Aye ayes: animal picks nose with extremely long finger, why lemurs do it - is picking your nose good for you?
12 other primate species, including humans, have been documented picking their nose and eating the mucus
Although humans usually frown on nose picking and snot eating, scientists have discovered that one primate species has specialised fingers for doing just that.
For the first time, researchers captured the aye-aye, a long-fingered lemur, inserting its unusually long digit into its nostrils and then licking its finger clean.
Here is everything you need to know about it.
What is an aye-aye?
The aye-aye is a species of primate native to Madagascar that belongs to the strepsirrhine family. The lemur, which is also known as the world's largest nocturnal primate, possesses rodent-like teeth and a specialised long and thin middle finger.
The aye-aye’s fingers account for around 65% of the length of the creature's hand, which it utilises to locate food inside wood by tapping on it and then extracting small grubs.
But researchers discovered something unusual about the aye-aye: the lemur picks its nose with its longest finger.
Why does it pick its nose?
Previous scientific research has suggested that eating snot may have health benefits, but the researchers feel that in this situation, the animal digesting its own mucus may simply be due to its texture, crunchiness and saltiness.
The scientists said their findings, published in the Journal of Zoology, could shed some light on the evolution and the possible functional role of nose picking across all these species.
“Nearly all the papers that you can find were written as jokes. Of the serious studies, there are a few in the field of psychology, but for biology there’s hardly anything.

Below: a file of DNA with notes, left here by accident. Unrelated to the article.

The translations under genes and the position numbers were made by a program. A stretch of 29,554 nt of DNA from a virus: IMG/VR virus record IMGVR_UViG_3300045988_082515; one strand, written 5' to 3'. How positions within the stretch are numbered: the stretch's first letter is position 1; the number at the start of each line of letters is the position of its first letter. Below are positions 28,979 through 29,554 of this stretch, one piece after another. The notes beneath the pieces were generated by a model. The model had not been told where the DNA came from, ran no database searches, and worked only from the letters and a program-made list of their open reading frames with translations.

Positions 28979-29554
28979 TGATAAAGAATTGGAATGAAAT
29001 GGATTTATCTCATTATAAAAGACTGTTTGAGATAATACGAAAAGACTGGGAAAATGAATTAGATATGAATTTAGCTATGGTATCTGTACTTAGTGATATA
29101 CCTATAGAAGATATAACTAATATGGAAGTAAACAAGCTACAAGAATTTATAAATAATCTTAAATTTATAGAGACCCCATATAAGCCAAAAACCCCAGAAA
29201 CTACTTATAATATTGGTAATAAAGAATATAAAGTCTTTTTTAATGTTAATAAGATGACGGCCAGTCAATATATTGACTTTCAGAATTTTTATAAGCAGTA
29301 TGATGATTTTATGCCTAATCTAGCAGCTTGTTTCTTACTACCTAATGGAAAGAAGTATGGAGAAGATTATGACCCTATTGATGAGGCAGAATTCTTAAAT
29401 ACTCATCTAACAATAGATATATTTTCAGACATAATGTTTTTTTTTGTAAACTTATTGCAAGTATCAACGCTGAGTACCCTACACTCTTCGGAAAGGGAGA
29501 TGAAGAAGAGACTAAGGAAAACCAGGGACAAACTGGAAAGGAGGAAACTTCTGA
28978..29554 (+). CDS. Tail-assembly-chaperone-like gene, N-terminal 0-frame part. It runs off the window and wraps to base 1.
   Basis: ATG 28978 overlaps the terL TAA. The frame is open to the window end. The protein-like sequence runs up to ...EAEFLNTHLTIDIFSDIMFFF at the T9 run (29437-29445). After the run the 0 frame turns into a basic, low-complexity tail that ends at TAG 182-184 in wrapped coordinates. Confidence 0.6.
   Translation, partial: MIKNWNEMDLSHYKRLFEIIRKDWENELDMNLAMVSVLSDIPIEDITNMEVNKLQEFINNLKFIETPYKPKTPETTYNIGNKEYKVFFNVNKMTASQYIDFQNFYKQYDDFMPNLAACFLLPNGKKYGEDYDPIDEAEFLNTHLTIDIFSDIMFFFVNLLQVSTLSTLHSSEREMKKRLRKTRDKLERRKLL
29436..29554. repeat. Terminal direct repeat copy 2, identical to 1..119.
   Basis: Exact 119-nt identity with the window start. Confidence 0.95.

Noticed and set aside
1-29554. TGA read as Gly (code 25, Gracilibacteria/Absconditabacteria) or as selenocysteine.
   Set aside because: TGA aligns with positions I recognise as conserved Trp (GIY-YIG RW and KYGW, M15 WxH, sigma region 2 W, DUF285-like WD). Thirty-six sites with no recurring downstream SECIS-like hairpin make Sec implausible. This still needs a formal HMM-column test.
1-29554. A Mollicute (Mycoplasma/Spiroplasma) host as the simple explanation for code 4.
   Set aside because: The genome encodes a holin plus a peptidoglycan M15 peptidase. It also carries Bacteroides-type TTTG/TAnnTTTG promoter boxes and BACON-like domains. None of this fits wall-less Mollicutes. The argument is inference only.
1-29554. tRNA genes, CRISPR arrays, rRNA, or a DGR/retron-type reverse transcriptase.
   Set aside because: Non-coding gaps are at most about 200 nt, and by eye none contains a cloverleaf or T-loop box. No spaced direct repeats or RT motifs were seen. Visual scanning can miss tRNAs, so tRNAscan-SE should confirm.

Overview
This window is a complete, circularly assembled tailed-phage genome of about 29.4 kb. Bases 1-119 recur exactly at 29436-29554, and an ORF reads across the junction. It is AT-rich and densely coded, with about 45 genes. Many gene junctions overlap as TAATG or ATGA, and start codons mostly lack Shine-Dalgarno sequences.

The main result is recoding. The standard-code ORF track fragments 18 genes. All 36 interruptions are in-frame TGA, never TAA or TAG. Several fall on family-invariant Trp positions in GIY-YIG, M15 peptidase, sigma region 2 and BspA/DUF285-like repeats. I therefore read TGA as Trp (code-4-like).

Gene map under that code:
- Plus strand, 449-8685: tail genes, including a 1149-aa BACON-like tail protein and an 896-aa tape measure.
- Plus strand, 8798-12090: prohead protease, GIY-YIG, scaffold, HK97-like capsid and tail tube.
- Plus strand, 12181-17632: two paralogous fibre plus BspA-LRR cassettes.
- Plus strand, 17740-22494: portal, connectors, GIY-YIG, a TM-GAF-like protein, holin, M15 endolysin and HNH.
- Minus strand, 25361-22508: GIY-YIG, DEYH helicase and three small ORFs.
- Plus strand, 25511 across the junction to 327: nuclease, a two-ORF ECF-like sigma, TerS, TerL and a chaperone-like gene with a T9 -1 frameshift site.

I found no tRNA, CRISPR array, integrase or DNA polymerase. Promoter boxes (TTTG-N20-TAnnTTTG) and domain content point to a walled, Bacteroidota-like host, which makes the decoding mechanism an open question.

“One study shows that picking your nose can spread bacteria such as Staphylococcus, while another shows that people who eat their own snot have fewer dental cavities.”
So far 12 other primate species, including humans, have been documented picking their nose and eating the mucus.
Where does its finger go?
To further understand the behaviour, researchers employed CT scans, commonly used by medical professionals to gather internal images of the body, to examine the skull and hand of an aye-aye specimen in a museum.
Their aim was to reconstruct the position of the middle finger inside the nasal cavity. Findings suggested that the finger is likely to descend all the way into the throat.
Fabre said: “This was not just a one-off behaviour but something that it was fully engaged in, inserting its extremely long finger a surprisingly long way down its nose and then sampling whatever it dug up by licking its finger clean!”
Roberto Portela Miguez, senior curator in charge, Mammals at the Museum, and a co-author on the new paper said: “We hope that future studies will build on this work and help us understand why we and our closest relatives insist on picking our noses!”